At the end of a long, dirt road, about an hour and 15 minutes outside of Kigali, the Gashora Girls Academy overlooks Lake Milayi on 30 acres of beautiful land. This unique, upper-secondary boarding school is part of the Rwanda Girls Initiative and serves as an innovative and replicable model for educating girls and accelerating economic development in Rwanda.
When the members of the TechWomen delegation arrived at the Gashora Girls Academy, they were captivated by the school’s picturesque surroundings and campus, designed to be environmentally sustainable, echo local architecture, and support a thriving learning environment. They were welcomed by students, who each paired up with a delegate to give her a tour of the school’s dormitories, classrooms, and computer labs. Upon entering the dining hall, the pairs were greeted by Executive Director Peter Thorp, Headmaster Alain Munyaburanga, and dance and music performances by students at the school.
Peter (whom the students called Mr. Peter) shared with the delegation the philosophy behind Gashora, which focuses on eliminating the impediments that exist to girls receiving an education. The school’s vision is for its students to graduate as inspired young leaders filled with confidence, a love of learning, and a sense of economic empowerment to strengthen their communities and foster Rwanda’s growth. The school believes that access to quality education creates meaningful difference not only in the life of a child, but also a community, and that increasing educational opportunities for girls is a key component to ending the cycle of poverty.
The TechWomen Mentors in the delegation then held a career fair for the school’s 270 students to encourage them to consider STEM fields as career option, as well as help them to understand and appreciate the importance of developing STEM-related skills in any career. They divided into three groups—Science, Technology, and Engineering—based on their fields and areas of expertise, and spoke to students about careers in in these fields. During these sessions, each mentor introduced herself, gave a brief overview of her field, and discussed ways to prepare academically and professionally.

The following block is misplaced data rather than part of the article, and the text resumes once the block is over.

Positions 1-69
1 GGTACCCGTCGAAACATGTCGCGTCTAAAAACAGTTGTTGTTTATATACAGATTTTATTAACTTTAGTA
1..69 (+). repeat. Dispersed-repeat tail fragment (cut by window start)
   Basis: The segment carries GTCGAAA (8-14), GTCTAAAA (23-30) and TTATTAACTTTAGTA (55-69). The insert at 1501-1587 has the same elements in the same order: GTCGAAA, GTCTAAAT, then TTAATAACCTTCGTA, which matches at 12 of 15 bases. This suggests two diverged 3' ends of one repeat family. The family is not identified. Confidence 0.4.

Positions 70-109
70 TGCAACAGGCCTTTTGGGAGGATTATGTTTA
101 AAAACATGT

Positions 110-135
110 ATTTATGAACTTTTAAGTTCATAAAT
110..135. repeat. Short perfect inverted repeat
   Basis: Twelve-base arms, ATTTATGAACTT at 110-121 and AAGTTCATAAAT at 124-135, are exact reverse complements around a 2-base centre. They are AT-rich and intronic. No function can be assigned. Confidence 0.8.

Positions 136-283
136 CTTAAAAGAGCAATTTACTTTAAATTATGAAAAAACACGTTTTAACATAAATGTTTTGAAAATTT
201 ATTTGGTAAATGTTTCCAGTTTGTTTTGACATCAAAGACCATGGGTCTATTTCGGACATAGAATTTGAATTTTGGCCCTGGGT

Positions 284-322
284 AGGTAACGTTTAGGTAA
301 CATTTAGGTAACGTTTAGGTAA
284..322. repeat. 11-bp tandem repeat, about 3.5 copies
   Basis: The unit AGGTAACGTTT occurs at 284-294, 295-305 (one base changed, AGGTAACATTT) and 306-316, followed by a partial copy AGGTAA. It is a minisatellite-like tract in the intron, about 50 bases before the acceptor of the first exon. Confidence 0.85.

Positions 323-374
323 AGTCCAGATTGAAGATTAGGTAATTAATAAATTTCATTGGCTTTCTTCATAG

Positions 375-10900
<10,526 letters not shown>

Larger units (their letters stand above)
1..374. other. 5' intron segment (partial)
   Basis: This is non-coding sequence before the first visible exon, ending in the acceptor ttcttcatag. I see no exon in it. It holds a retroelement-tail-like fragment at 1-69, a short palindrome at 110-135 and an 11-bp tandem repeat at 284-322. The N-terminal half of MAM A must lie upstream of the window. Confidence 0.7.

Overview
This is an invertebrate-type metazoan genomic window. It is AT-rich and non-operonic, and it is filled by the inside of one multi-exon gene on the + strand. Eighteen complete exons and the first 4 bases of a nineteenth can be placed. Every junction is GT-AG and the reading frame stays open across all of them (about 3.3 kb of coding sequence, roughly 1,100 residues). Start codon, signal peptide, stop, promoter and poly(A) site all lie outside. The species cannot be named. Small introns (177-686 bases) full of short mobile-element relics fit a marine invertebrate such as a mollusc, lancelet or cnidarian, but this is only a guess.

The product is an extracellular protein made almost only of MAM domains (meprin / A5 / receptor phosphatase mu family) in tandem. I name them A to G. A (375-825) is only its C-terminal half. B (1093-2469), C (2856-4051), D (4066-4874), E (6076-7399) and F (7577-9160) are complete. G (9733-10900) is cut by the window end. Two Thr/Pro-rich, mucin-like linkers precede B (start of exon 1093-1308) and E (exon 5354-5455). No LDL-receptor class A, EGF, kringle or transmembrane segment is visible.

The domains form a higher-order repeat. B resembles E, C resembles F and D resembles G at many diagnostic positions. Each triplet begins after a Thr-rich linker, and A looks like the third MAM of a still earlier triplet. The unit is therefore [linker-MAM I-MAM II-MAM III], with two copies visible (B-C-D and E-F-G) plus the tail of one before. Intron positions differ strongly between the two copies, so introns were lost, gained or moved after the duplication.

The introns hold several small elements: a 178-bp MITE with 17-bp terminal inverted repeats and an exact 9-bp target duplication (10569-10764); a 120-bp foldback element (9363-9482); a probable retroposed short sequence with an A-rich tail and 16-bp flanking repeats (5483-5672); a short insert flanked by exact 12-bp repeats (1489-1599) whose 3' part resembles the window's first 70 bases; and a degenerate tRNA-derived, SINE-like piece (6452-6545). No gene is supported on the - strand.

Bianca Liederer, a Scientist in Drug Discovery and Development at Genentech, led a session on careers in science. She discussed her education path and career path and inspired many students with her fervent passion for science. “Science is life,” she said. “It’s everywhere.” Acknowledging that the biggest challenge to success in this field is accepting failure, Bianca advised the girls to be tenacious. She shared, “Every time you fail, you step back from it and look at it in a different way. You try again, and when it works, it’s incredibly satisfying.” She also encouraged them to never stop learning, “because in science you need to be on the cutting edge.”
After the career fair, the TechWomen Mentors divided into eight groups to lead workshops on interview skills. One of the sessions, led by Beth Steinberg, Vice President of Talent and Organizational Development at Sun Run, began with a hilarious interview with Peter, who mocked interviews in East Africa. He remarked that in these interviews, people start by stating their names, the number of children they have, their location of birth, etc. “Basically, stuff that doesn’t matter,” he joked. Then, Beth shared her advice:
- Be prepared.
- Know the success factors of the job.
- Know who you are meeting with, and what they have done.
- Find ways to showcase your strengths and talents. Demonstrate why you are the best person for the job.
- How you say it is just important as what you say.
Beth then asked the girls, “Tell me what you’re really good at—in one sentence.” This exercise was challenging for many of the students because it was very different from they were accustomed to culturally. However, with Beth’s guidance, they left the session feeling empowered and excited to perfect their personal pitches and interview skills.
After eating lunch with the students, the TechWomen Mentors split into groups and held four hands-on workshops for girls at the school who studied computers as their major (or “combination,” in Rwanda):
- Creative Brainstorming and Web App Design (Led by Jill Wetzler – @JillWetzler)
- Technovation Challenge (Led by Rekha Pai-Kamath – @rekhapai)
- Design Thinking, User Experience Design (Led by Julie Baher – @jarber)
- Blogging and Microblogging (Led by Katy Dickinson – @katy_dickinson)
At the end of the day, many delegates felt incredibly touched by the Gashora Girls Academy’s warm hospitality, inspired by the school’s unique model of building an education structure focused on partnerships and strong connections to the local community, and awestruck with the sheer amount of potential and talent among the girls at the school.
We also encourage you to read the following blog posts about the trip:
- Day 1 in Rwanda: Reflections by Heather Ramsey, TechWomen Director
- Day 2 in Rwanda: TechWomen Discuss Gender Gap in STEM